I still needed an answer for how I could simplify grading. I began writing my assignments to dictate very specifically what their program output should be and how it should be formatted. This allowed me to write scripts to run their programs and validate the output: if their output matched mine, character for character, then I knew that the assignment was done correctly. I stopped caring about coding style, as in the end it was too hard to enforce (and it is a highly opinionated topic). Grading assignments went from a multiple-hour ordeal to maybe an hour at most. Obviously if someone’s output did not match mine, I would need to investigate their code and see what was going on, but for anyone who did things correctly I was able to grade their assignment with effectively zero effort.

The 2017 iteration in the end was not so great. I stretched myself far too thin with enrolling in another graduate program and starting a new job; I was hardly able to improve on anything I was doing for the course. I still relied heavily on the same LMS that was failing me before and I only made marginal improvements on grading. All the while I was trying to rewrite my material to emphasize modern C++ techniques and practices. This spelled out a disastrous semester.

I had high hopes for 2018, but again stretched myself far too thin with starting yet another new job. By this point in time I was finally starting to learn Git and GitHub (I had only ever used ClearCase and Perforce). GitHub blew my mind and I thought to myself this is what I need to use. I made use of GitHub and GitHub Classroom to manage all assignments and developed a configurable and reusable testing tool so that students could test and “self-grade” their work. The process was finally getting better but much more was needed.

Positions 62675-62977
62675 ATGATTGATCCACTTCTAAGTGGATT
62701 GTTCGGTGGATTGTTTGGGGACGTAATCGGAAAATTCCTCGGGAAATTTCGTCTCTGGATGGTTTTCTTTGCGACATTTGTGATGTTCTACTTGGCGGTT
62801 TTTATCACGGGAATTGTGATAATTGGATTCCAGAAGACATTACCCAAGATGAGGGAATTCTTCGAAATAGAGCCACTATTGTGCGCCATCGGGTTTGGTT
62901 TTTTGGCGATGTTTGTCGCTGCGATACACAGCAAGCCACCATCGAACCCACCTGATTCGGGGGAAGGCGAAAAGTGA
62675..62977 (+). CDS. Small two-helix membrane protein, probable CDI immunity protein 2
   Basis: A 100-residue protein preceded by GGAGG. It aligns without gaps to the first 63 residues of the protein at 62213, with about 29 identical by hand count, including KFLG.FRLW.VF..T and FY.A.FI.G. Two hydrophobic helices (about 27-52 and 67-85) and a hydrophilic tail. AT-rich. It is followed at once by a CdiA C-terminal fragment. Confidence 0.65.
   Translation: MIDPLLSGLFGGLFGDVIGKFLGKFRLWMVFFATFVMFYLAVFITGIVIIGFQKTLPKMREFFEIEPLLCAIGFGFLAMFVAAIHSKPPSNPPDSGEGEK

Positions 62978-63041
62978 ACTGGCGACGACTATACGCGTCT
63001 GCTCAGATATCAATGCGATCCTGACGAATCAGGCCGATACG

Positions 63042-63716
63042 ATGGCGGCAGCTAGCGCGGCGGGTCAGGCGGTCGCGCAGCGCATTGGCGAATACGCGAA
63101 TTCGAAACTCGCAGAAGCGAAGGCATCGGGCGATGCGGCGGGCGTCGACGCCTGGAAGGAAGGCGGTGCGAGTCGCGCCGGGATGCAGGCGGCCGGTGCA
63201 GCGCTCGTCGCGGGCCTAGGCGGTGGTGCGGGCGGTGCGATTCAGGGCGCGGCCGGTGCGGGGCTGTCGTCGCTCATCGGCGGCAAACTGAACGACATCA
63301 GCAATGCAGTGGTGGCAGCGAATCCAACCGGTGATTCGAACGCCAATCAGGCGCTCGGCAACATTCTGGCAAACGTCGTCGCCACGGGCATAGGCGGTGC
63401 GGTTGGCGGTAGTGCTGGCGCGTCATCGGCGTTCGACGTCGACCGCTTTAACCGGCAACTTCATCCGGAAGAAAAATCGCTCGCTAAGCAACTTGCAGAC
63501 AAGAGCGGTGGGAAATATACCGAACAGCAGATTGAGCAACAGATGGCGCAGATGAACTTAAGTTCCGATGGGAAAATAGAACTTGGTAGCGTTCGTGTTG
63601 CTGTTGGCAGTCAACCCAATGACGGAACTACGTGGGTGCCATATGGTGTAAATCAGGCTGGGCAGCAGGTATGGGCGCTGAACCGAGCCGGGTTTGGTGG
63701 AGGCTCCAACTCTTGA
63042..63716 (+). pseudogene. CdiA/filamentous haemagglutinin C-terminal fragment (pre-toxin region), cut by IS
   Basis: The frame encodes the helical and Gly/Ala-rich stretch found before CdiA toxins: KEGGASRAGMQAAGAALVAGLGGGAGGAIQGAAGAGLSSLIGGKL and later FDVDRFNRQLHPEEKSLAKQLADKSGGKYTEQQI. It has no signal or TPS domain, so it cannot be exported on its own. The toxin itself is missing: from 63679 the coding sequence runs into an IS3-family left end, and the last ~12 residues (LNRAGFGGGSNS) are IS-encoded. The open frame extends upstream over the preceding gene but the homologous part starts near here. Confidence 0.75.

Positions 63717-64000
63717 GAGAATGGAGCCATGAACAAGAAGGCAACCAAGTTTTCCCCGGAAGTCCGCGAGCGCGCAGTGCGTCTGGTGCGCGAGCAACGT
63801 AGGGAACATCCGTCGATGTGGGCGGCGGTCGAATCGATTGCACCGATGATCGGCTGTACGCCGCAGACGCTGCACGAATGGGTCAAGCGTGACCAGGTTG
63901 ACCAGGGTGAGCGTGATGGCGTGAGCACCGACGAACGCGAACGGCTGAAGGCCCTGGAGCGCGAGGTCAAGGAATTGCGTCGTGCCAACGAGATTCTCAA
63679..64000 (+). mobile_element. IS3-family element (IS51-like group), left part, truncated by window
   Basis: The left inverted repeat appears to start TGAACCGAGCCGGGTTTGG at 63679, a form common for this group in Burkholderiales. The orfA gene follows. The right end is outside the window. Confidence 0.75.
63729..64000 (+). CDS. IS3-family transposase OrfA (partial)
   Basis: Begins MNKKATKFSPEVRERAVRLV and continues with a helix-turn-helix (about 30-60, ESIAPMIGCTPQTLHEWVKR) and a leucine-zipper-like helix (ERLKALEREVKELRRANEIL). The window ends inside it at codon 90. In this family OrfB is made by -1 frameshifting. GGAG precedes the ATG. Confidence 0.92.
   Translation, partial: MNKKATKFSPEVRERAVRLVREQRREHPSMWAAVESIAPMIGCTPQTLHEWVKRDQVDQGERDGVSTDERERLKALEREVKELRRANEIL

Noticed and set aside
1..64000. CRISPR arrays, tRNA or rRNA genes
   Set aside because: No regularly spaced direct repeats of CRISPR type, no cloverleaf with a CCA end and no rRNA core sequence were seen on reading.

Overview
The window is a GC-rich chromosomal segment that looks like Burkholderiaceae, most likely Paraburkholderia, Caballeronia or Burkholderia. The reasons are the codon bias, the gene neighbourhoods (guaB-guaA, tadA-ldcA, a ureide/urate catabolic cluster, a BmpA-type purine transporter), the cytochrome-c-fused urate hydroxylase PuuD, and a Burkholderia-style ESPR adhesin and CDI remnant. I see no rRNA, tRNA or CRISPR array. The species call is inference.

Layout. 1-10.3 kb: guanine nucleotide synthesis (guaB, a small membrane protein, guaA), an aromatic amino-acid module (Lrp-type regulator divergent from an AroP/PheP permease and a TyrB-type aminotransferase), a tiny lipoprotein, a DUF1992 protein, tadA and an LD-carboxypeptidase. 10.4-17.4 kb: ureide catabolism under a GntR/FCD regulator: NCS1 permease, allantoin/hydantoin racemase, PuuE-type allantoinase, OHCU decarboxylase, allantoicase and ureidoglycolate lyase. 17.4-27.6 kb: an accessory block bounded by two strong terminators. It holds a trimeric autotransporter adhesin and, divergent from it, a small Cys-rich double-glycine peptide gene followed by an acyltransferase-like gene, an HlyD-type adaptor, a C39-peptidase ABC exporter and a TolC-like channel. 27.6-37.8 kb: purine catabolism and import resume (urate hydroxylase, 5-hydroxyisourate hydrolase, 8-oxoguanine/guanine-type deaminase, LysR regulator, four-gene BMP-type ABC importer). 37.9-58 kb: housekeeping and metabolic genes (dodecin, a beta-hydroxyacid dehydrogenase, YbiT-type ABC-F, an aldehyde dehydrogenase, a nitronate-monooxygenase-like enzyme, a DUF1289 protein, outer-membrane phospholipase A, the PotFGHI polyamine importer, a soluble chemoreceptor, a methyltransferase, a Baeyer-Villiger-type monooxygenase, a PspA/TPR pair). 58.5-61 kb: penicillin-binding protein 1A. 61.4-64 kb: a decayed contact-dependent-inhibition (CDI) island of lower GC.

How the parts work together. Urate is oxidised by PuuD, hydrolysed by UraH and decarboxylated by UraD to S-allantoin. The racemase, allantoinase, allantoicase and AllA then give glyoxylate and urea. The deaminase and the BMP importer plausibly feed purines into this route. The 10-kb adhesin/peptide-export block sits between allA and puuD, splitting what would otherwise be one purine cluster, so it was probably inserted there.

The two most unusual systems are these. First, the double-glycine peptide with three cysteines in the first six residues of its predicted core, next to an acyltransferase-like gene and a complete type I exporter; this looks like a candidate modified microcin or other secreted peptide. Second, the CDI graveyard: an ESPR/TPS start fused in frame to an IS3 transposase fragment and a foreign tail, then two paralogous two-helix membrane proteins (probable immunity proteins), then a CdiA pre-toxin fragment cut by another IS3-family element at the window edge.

Doing it Right

Finally, we arrive at 2019. I abandoned the LMS outside of its gradebook feature and was otherwise 100% using GitHub. Notes were uploaded to repositories that students could access. I also provided code samples and had plenty of assignments for students to practice with. Assignments were distributed and collected via GitHub Classroom and announcements were given via GitHub. The self-grading tool was more advanced than it had ever been, and outside of my own issues with writing bug-free assignments, things went far better than I had hoped. Most assignments had a visualization component using Python so that they could see the results of our programs. It was a lot of work and not without its issues, but I finally had done something I felt was good.

Every assignment now comes with a fully detailed readme, all necessary starter code, a fully featured Makefile for building and testing code (using the grading tool), and prebaked visualization components if appropriate. The Fall 2020 semester will also include autograding and feedback via GitHub Classroom. This is 90% of everything I could possibly want.

Looking Forward

What the rest of this series will detail is that other 10%. I want a more seamless means of communication with my students and I want to build a collaborative culture within the class. I want students to not only come to me with questions, but also go to each other with questions. I also want them to be able to interact dynamically with all course material and be able to view their assignments and grades. I want Discord to be my learning management system.

If you have any questions or comments, open an issue!